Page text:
First Quarter 2013 QUARTERLY MARKET UPDATE First Quarter 2013 QUARTERLY MARKET UPDATE This report is

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Transcript of First Quarter 2013 QUARTERLY MARKET UPDATE First Quarter 2013 QUARTERLY MARKET UPDATE This report is

  • First Quarter 2013 QUARTERLY MARKET UPDATE

  • Table of Contents

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    This report is a product of Fidelity’s Asset Allocation Research Team (AART) with contributions from throughout Fidelity’s asset management organization. AART conducts economic, fundamental, and quantitative research to develop asset allocation recommendations for Fidelity’s portfolio managers and investment teams. AART is responsible for analyzing and synthesizing investment perspectives across Fidelity’s asset management unit to generate insights on macroeconomic and financial market trends and their implications for asset allocation. Primary contributors include Lisa Emsbo-Mattingly (Director of Asset Allocation Research), Dirk Hofschire (SVP, Asset Allocation Research), Miles Betro (Senior Analyst, Asset Allocation Research), and Craig Blackwell (Analyst, Asset Allocation Research).

    MARKET SUMMARY 1.

    THEME: U.S. HOUSING 2.

    ECONOMY/MACRO BACKDROP 3.

    U.S. EQUITY MARKETS 4.

    INTERNATIONAL EQUITY MARKETS & GLOBAL ASSETS 5.

    FIXED-INCOME MARKETS 6.

    ASSET ALLOCATION THEMES 7.

  • Market Summary

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    Market Summary: 2012 Recap, 2013 Outlook The global economy enters 2013 on better footing than one year ago, boosted by a reacceleration in China. Despite still significant policy risks and richer valuations of some riskier asset categories, the outlook for more economically sensitive assets is bolstered by accommodative monetary policies, modest inflationary pressures, and a more favorable global cycle.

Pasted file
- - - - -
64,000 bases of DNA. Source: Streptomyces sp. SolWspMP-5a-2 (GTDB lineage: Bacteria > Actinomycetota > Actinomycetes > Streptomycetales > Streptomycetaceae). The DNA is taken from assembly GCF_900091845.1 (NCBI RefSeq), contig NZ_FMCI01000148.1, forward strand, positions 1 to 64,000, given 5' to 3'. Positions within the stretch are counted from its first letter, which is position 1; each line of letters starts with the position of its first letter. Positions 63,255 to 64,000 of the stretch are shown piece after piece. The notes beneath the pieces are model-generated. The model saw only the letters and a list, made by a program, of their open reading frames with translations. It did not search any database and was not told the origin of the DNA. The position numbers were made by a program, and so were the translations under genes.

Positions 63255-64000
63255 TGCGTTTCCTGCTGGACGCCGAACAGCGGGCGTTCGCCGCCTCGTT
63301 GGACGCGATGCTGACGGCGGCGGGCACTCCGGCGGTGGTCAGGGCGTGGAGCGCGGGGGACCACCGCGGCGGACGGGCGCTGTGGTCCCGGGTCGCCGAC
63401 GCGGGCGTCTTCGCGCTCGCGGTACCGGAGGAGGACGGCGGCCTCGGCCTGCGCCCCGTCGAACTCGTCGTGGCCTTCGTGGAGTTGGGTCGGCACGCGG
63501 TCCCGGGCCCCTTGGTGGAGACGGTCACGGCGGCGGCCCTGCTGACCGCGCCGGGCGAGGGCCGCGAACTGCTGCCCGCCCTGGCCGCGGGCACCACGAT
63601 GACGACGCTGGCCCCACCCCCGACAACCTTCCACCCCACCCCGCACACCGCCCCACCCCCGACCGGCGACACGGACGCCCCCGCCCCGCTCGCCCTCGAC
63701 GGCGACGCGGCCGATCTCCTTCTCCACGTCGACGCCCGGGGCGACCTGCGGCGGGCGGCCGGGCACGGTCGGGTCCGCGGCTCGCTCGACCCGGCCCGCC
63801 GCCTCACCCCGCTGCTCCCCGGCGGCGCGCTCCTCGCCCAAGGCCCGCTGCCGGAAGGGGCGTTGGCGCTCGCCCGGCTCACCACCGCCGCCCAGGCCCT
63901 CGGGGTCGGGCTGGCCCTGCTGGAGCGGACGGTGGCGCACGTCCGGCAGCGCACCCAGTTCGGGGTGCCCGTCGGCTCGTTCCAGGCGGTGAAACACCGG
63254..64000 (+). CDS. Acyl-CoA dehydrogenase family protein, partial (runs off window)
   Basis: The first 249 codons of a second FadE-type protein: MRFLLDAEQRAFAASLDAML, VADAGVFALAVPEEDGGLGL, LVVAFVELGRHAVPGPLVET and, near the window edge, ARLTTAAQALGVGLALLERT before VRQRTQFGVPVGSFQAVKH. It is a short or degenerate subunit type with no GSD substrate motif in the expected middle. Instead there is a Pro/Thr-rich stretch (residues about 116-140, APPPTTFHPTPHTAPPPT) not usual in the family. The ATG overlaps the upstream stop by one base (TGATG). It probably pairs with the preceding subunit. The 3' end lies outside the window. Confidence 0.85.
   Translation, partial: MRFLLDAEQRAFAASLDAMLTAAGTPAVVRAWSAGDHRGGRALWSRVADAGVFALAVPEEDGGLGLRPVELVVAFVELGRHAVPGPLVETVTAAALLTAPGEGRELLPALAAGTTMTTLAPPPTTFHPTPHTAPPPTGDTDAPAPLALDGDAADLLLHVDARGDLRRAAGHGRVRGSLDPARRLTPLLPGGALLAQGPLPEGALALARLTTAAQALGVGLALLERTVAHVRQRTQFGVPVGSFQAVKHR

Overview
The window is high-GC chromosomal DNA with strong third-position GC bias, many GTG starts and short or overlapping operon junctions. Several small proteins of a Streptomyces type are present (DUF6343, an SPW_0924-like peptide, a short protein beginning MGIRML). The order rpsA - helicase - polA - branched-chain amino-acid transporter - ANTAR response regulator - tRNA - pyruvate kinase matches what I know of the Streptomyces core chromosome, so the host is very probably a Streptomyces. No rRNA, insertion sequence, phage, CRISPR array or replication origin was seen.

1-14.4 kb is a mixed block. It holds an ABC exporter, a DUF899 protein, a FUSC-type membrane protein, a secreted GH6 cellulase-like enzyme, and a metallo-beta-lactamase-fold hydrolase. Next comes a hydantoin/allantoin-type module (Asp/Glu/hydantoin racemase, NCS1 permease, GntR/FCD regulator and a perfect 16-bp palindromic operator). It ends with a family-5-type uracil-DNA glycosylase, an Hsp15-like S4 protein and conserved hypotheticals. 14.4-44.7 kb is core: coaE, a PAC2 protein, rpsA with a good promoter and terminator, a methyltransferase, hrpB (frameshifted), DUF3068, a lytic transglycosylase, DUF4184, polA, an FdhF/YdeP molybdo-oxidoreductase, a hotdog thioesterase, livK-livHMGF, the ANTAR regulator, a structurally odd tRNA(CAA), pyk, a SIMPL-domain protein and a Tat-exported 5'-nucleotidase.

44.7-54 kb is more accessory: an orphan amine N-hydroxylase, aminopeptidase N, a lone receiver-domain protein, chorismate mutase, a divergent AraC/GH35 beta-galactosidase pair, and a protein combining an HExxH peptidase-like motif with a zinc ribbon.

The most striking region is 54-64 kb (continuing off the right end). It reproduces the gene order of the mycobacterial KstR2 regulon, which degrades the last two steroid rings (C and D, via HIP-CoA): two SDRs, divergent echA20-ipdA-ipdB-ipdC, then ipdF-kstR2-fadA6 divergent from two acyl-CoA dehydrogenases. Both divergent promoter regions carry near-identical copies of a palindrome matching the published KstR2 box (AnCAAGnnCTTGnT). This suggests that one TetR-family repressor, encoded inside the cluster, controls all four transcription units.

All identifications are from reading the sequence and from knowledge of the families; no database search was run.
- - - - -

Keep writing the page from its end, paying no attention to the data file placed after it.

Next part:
Past performance is no guarantee of future results.

    • Weak global economy – U.S. in better phase (mid-cycle) – China worse & rising risks – Europe recessionary

    • Moderating inflation pressures • Shift toward monetary easing • Policy uncertainty key potential

    source of volatility

    • Reasonable valuations for risky assets

    • Negative for commodities and trade-dependent economies

    • Macro-driven, correlated financial markets

    • Favor U.S. economically sensitive assets

    • Same but improving trend – Same but some late-cycle risks – China exiting growth recession – Same but systemic risk falling

    • Same • High level of stimulus ongoing • Same with U.S. fiscal debate on

    front burner in Q1

    • Same though credit more fully valued

    • China recovery may boost these areas for a while; upside limited

    • Lower correlations; expect fiscal progress could solidify this trend

    • Favor economically sensitive assets

    BEGINNING 2012 BEGINNING 2013 TRENDS

    IMPLICATIONS

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    Risk Meter: U.S. Stock Minus Treasury Bond Returns, 1982–2012

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    Asset Market Performance Asset prices experienced broad-based gains during 2012. Most economically sensitive asset categories achieved double- digit returns, and the fourth-quarter rally in non-U.S. equities pushed them toward the top of the performance rankings for the year. The risk meter was in the top 35% of most positive quarters during the past 30 years.

    Calendar-Year Return Difference (%)